Activists Use Free Speech to Disrupt Free Speech Rally

Nick Pitts | Denison Forum on Truth and Culture | Tuesday, October 25, 2016

Activists Use Free Speech to Disrupt Free Speech Rally


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Note from Jim: I am grateful to Nick Pitts, our Director of Cultural Engagement, for writing today’s Cultural Commentary. You can subscribe to his Daily Briefing, an overview of the news with biblical insights, by clicking here.

Activists at the University of Toronto disrupted a free speech rally led by a professor who refuses to address students with gender-neutral pronouns. In essence, activists exercised their free speech and in turn ended a free speech rally. The University Student Union wrote, “Tuesday’s rally was marred by bigotry and violence, and the Campus Police refused to intervene when they knew of and saw trans folks being assaulted.”

University of Toronto professor Jordan Petersen angered several people after releasing a presentation entitled, “Professor against political correctness.” In it, he condemned a new bill that could potentially punish individuals who “misgender” others.

In other free speech news, people are, shockingly, arguing on Facebook—or rather over Facebook policy. According to the Wall Street Journal, the 2016 election has ignited an intense internal debate about whether certain political posts should be removed for potentially violating the site’s rules regarding hate speech. Releasing a statement last week, Facebook said, “In the weeks ahead, we’re going to begin allowing more items that people find newsworthy, significant, or important to the public interest—even if they might otherwise violate our standards.” No word on whether they will be doing anything regarding the persistent Farmville invitations and Candy Crush requests.

A Gallup poll showed that 69 percent of college students said they would be in favor of prohibiting “intentionally offensive” speech on campus. 41 percent of Americans thirty-five and under think “the First Amendment is dangerous.”

George Washington noted, "If freedom of speech is taken away, then dumb and silent we may be led, like sheep to the slaughter." French writer Alexis de Tocqueville said, "Nothing is more wonderful than the art of being free, but nothing is harder to learn how to use than freedom."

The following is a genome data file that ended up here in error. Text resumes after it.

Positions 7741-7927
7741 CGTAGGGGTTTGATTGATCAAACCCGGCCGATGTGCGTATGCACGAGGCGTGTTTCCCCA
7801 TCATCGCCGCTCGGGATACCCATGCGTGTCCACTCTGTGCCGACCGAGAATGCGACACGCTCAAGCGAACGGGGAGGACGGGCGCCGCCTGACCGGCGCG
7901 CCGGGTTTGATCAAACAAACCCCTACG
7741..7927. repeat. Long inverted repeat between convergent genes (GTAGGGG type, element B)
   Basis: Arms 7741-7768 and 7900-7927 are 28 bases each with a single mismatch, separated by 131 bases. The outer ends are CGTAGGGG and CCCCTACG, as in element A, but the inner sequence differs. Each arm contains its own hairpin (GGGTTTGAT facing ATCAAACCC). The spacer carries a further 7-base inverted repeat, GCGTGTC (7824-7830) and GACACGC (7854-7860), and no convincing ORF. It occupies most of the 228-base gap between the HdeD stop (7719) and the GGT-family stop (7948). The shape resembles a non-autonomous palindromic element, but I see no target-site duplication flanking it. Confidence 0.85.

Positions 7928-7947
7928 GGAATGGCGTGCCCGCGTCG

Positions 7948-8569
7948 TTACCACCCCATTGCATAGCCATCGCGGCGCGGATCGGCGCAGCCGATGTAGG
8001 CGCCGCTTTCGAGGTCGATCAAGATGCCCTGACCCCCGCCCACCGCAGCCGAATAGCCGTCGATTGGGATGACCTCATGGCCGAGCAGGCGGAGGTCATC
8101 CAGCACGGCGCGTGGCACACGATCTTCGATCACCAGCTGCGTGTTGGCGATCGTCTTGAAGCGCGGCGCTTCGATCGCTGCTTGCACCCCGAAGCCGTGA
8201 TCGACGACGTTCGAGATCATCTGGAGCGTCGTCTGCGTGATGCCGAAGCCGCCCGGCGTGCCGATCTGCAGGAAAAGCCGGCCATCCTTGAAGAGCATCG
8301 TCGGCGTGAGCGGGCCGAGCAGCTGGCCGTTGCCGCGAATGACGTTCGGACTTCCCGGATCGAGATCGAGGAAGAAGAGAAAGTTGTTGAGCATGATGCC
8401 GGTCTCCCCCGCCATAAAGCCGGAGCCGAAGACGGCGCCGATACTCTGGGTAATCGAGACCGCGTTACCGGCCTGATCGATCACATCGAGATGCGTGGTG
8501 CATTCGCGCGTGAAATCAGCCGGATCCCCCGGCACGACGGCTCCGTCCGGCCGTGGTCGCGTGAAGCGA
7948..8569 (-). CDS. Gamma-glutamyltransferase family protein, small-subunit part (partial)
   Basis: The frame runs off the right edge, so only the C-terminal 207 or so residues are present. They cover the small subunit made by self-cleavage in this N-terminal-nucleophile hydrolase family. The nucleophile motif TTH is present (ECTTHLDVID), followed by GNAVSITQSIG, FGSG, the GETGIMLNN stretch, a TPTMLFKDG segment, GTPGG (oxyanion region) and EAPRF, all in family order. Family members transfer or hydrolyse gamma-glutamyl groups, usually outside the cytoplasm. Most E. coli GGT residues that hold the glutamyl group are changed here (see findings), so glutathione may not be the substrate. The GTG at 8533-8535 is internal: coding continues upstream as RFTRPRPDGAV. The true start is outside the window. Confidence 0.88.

This freedom makes America great according to de Tocqueville: “The greatness of America lies not in being more enlightened than any other nation, but rather in her ability to repair her faults.” By eliminating free speech, the government “compresses, enervates, extinguishes, and stupefies a people, till each nation is reduced to nothing better than a flock of timid and industrious animals, of which the government is the shepherd.”

For better or for worse, the ability to speak freely can enlighten us so that our footsteps may move toward a more perfect union. However, free speech may also mar the silence, proving Proverbs 10:19 true: when words abound, transgressions are inevitable.

In Christ, we have been set free (Galatians 5:1). We have great freedom but an even greater responsibility – especially in our conversations. Just because you have the freedom to do something does not mean it is beneficial to do it. I have the right to eat seven donuts this morning. However, the only people who stand to benefit from this decision are my local tailor and the donut shop.

Self-control is the true measure of freedom. For the Christian, God has provided for your every need (Philippians 4:19). As such, you can live a life that seeks to bless rather than take. Instead of using your freedom to take validation from others in conversations, you are free to give grace and lovingly speak truth. The goal is not to win an argument but to love a person.

You don’t have to save the world; someone has already done that. His name is Jesus.

Our call is not to save the world, but to be a light in the world and a fragrant aroma throughout it (Matthew 5:13; 2 Corinthians 2:14–15). As John Milton noted, “Let her [truth] and Falsehood grapple; who ever knew Truth put to the worse in a free and open encounter?”

The resurrection is a reminder that appearances can be deceiving. Our loving responses have a resurrected resolve that never returns void – though we may appear to lose in the moment.

We walk by faith, speak truth in love, and generously extend grace—even on Facebook.

Nick Note: This week, I am honored to be in New York to participate in the Movement Day Global Cities conference. Movement Day is catalyzing leadership teams from the world's largest cities to serve their cities more effectively by advancing high-level, city-changing collaborative partnerships.  This initiative was launched in 2010 by Dr. Pier, founder and CEO of The New York City Leadership Center. For updates throughout the week, check out my videos on our Facebook page.

 

Publication date: October 25, 2016

 

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